The Two Evolutionary Paths Of Robots (Hint: One Will Be Way Smarter)

Christopher Koch, David Jonker and Dan Wellers

Humans must know how to walk and think (a.k.a. chew gum) at the same time. To succeed in nature against rival species, we have needed to learn how to move about efficiently and get a keen sense of awareness of our environment while also developing the superior mental capacities to solve problems and plan ahead.

Robots have no such evolutionary constraints. The physical robot and the thinking robot can evolve independently of one another. As physical robots slog slowly toward mastering the insanely complex skills of navigating and sensing their environments, thinking robots are racing ahead, unencumbered by the need to learn how to walk, chew gum, or even acknowledge their physical surroundings.

These thinking bots are the future of business. This future has already begun with intelligent automation, in which bots take over mundane, repetitive tasks through specialized software called robotic process automation (RPA). Beyond simply carrying out preprogrammed tasks, these bots are also gaining the ability to think critically about the processes that they are managing by fusing the automation capabilities of RPA with the thinking abilities of artificial intelligence (AI) and machine learning. For example, these bots can spot problems and correct them automatically (to a point). They also know their evolutionary limitations. When they spot a problem they can’t solve, they know to summon a human colleague for help.

In the future, two classes of thinking bots will evolve in the workplace. Those that are dedicated to specific processes – let’s call them worker bots – and those that become less tied to specific processes and more tied to the humans in the office – assistant bots. With the low-hanging fruit of basic process automation behind them, businesses will look to these assistant bots to augment – not replace – their human colleagues.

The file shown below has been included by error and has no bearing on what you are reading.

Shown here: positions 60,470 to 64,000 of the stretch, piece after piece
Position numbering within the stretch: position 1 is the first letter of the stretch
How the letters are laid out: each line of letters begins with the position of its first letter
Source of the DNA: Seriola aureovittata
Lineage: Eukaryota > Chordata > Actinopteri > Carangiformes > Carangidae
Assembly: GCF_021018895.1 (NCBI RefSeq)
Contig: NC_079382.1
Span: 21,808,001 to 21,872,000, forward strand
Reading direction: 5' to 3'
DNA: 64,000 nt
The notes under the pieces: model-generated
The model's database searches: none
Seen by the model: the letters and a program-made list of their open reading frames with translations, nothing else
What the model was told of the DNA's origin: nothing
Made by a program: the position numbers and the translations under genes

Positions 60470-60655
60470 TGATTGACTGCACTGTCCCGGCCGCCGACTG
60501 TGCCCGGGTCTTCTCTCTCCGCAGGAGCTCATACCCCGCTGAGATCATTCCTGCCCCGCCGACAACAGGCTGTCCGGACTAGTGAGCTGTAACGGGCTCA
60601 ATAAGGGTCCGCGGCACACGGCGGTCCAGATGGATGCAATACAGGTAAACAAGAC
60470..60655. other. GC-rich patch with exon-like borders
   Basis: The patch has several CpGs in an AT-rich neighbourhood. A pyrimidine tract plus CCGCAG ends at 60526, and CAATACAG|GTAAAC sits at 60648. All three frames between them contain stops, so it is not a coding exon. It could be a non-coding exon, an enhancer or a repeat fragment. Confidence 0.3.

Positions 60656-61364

Much as we carry around laptops and smartphones today to assist us in our work, these new species of bots will bring powerful new forms of automation and assistance to the workplace. Futurist Ray Kurzweil imagines, for example, that instead of PCs or smartphones, we will all have synthetic AI-based neocortexes in the cloud that work with us in the office each day.

How will you use your cloud-based neocortex?

Industry 5.0 means we need to dive deep into” The Ethics Of Artificial Intelligence.”

About Christopher Koch

Christopher Koch is the Editorial Director of the SAP Center for Business Insight. He is an experienced publishing professional, researcher, editor, and writer in business, technology, and B2B marketing.

David Jonker

About David Jonker

David Jonker leads the global thought leadership team at SAP, exploring how technology innovation addresses business, economic, and social issues today and tomorrow.

About Dan Wellers

Dan Wellers is the Digital Futures Global Lead and Senior Analyst at SAP Insights.